An artist’s impression of a gravitational microlensing event by a free-floating planet. (Jan Skowron/Astronomical Observatory, University of Warsaw)

Sky News This Week: November 5, 2020

In the news: Scientists spot a likely free-floating planet, the Canadian Space Agency asks for feedback on future exploration, and fresh data from a dead comet mission reveals cappuccino-like ice.

Rogue small planet found roaming the Milky Way

An artist’s impression of a gravitational microlensing event by a free-floating planet. (Jan Skowron/Astronomical Observatory, University of Warsaw)

Scientists spotted what they believe is a small planet-sized object wandering free in the Milky Way, unbound to any star. The research team — let by Polish astronomers — spotted the object during a “microlensing event” called OGLE-2016-BLG-1928. Microlensing occurs when a large object, such as a star or planet, passes in between the Earth and a distant star. The object temporarily focuses the light from the star, creating a quick brightening and fading again. This event was only 42 minutes long, suggesting the object was relatively tiny, perhaps the mass of Mars. The challenge of these observations is they can only happen once — when the object passes in front of a distant star — so it will be difficult to better characterize this object unless such an event happens again.

Source: University of Warsaw

The Canadian Space Agency wants your feedback on future exploration

The next decade or so should be an exciting time for Canada, if all goes to plan. The CSA has signed on to send humans to the Moon in line with NASA’s exploration plans, contributing the future Canadarm3 robotic arm. Now the agency wants to hear your feedback on how to proceed. Until January 31, 2021, you can submit your feedback to the CSA here whether you are a business, a space enthusiast or just an ordinary Canadian interested in the future of our country. Webinars will also be announced at a later date.

Source: CSA

‘Cappuccino’ on a comet

Ice spotted on Comet 67P/Churyumov-Gerasimenko is so weak that it has a consistency fluffier than cappuccino froth, according to the German Space Agency (DLR). The fresh information comes from a now-retired mission, Rosetta, which examined the comet for about two years as it drew closer to the Sun and began outgassing. Rosetta sent a lander called Philae to the surface, and the new data comes from reconstructing one of the “hops” Philae experienced as it tried to grip onto the surface. As Philae scrabbled against the ice, it revealed under-layers that were protected from the Sun’s radiation, providing scientists a rare look at untouched surface ice.

Source: DLR

A triplet on Mars points to watery past

The European Space Agency’s Mars Express spacecraft sent a new picture from the Red Planet showing a rare “triple crater” in its southern hemisphere. Scientists have a few theories for how that happened, with the most likely being that the impacting object broke into three pieces just before slamming into the surface. If this indeed happened, the atmosphere of Mars must have been much thicker during the cosmic crash four billion years ago. A thicker atmosphere would make it easier for water to flow on the surface, providing more credence for findings made by numerous landing missions and orbiters.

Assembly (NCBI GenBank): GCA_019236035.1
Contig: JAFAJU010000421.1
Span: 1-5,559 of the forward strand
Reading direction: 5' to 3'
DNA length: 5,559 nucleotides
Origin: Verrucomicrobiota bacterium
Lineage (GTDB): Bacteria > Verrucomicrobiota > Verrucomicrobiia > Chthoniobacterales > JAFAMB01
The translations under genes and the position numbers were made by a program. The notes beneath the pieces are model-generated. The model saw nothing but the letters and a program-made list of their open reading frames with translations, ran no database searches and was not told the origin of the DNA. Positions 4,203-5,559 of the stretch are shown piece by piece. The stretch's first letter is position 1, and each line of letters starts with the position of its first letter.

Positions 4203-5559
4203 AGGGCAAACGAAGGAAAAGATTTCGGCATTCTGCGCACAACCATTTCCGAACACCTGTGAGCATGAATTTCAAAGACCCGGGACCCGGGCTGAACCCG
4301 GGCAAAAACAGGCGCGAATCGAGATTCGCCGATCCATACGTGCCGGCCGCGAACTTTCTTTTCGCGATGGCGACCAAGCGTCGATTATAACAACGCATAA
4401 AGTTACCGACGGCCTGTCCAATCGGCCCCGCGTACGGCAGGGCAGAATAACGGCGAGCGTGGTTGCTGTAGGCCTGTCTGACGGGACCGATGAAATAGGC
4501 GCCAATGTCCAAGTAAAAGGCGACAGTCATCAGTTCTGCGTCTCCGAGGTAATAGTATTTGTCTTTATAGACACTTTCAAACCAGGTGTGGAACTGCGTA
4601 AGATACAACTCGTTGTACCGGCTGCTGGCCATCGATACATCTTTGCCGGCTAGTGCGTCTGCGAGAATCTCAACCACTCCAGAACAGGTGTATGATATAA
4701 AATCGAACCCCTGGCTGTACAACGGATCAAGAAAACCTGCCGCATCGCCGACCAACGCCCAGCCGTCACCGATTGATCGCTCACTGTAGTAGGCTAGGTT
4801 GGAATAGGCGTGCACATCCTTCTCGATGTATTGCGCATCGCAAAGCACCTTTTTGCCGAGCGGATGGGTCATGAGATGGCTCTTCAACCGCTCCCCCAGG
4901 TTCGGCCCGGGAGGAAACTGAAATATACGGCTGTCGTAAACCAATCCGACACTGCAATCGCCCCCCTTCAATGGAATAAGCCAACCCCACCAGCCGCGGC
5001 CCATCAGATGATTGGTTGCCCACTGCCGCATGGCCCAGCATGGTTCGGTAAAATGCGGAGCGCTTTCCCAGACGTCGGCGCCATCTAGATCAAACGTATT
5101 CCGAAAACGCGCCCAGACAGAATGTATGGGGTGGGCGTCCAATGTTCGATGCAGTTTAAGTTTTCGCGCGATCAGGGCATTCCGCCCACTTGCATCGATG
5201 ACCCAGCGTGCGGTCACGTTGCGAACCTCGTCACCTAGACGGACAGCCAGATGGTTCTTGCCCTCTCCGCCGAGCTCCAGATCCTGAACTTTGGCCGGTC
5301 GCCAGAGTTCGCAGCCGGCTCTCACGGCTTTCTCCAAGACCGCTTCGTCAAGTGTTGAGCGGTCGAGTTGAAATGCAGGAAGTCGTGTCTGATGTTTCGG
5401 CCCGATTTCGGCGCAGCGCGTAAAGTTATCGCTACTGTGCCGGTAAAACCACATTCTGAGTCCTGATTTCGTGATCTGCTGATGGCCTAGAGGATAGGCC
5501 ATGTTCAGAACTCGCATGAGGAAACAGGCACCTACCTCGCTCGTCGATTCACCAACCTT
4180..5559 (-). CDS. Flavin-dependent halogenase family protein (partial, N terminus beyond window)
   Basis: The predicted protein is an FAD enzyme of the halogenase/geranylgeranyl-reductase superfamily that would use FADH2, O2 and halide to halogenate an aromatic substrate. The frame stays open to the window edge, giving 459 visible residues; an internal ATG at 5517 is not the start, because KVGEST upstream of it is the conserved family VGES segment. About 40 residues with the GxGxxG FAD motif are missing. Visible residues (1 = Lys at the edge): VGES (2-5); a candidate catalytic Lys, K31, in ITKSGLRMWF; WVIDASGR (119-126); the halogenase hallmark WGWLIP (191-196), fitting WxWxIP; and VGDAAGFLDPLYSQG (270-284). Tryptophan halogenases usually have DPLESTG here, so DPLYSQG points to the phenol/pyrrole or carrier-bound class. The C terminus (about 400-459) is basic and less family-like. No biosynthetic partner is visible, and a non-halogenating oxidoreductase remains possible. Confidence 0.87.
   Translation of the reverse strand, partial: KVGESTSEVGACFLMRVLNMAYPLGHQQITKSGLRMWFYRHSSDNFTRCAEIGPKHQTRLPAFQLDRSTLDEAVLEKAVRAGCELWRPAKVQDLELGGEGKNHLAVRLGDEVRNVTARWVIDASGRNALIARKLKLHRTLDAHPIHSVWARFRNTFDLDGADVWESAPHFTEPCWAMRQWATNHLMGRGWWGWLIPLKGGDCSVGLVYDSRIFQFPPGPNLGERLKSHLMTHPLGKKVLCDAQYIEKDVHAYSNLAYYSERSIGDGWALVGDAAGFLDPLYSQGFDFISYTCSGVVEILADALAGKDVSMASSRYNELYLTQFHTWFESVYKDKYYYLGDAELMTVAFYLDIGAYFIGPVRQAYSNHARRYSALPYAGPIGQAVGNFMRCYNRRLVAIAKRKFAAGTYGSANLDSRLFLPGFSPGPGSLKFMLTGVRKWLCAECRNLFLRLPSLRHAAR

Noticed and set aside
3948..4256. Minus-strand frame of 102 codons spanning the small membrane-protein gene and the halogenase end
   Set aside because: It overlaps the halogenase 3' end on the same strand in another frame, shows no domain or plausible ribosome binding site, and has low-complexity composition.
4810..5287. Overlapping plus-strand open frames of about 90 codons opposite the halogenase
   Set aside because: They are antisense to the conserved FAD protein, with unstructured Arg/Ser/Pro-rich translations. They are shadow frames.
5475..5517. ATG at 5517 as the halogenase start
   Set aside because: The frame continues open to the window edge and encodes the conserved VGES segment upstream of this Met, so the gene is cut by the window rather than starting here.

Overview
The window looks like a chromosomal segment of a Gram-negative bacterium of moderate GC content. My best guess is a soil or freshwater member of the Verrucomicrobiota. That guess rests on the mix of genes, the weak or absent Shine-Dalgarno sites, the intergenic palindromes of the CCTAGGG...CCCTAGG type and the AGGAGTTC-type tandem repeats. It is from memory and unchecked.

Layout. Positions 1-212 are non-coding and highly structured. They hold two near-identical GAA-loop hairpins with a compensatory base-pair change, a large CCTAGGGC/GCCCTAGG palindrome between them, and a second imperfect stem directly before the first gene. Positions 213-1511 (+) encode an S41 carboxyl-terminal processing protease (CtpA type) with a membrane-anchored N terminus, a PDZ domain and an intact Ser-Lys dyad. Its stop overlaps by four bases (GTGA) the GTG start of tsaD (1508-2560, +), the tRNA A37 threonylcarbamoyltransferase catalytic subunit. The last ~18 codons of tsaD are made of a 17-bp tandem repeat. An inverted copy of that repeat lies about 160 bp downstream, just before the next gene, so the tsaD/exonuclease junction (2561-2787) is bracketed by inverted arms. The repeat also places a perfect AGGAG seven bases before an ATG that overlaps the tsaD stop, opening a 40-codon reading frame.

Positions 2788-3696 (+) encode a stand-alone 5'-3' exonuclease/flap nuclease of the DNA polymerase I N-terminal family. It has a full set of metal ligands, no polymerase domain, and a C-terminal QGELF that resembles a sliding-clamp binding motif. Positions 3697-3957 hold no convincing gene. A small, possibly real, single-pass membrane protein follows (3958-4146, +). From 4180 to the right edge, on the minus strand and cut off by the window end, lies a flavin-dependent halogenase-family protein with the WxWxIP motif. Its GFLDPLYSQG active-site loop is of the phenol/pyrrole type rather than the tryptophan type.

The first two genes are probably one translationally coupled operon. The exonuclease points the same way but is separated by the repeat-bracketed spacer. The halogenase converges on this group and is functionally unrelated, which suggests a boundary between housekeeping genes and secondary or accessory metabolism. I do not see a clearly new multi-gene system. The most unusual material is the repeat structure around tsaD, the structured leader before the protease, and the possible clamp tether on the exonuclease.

Source: ESA

Long-ago galaxies look weirdly mature

Artist’s illustration of a galaxy in the early universe that is very dusty and shows the first signs of a rotationally supported disk. (B. Saxton NRAO/AUI/NSF, ESO, NASA/STScI; NAOJ/Subaru)

A new survey of galaxies from the early universe shows that more massive ones existed billions of years ago than scientists predicted. The Atacama Large Millimeter/submillimeter Array (ALMA) studied 118 distant galaxies to learn about a mysterious “growth spurt” that many galaxies underwent roughly 12.3 billion years to 12.8 billion years ago. To the research team’s surprise, they spotted more dust and heavy elements in these galaxies than expected. It’s a puzzling result that will require more study, as models predict that dying stars would produce these objects; however, at such a young age in the universe, it seems unlikely so many stars could have died.

Source: National Radio Astronomy Observatory

Elizabeth Howell (Ph.D.) is a Canadian space journalist who has been obsessed with the topic ever since she, as a young teenager, saw the movie Apollo 13 in 1996. She grew up wanting to be an astronaut. While that hasn’t happened (yet), Elizabeth has seen five human spaceflight launches — including two from Kazakhstan — and she participated in a simulated Red Planet mission at the Mars Society’s Mars Desert Research Station in Utah.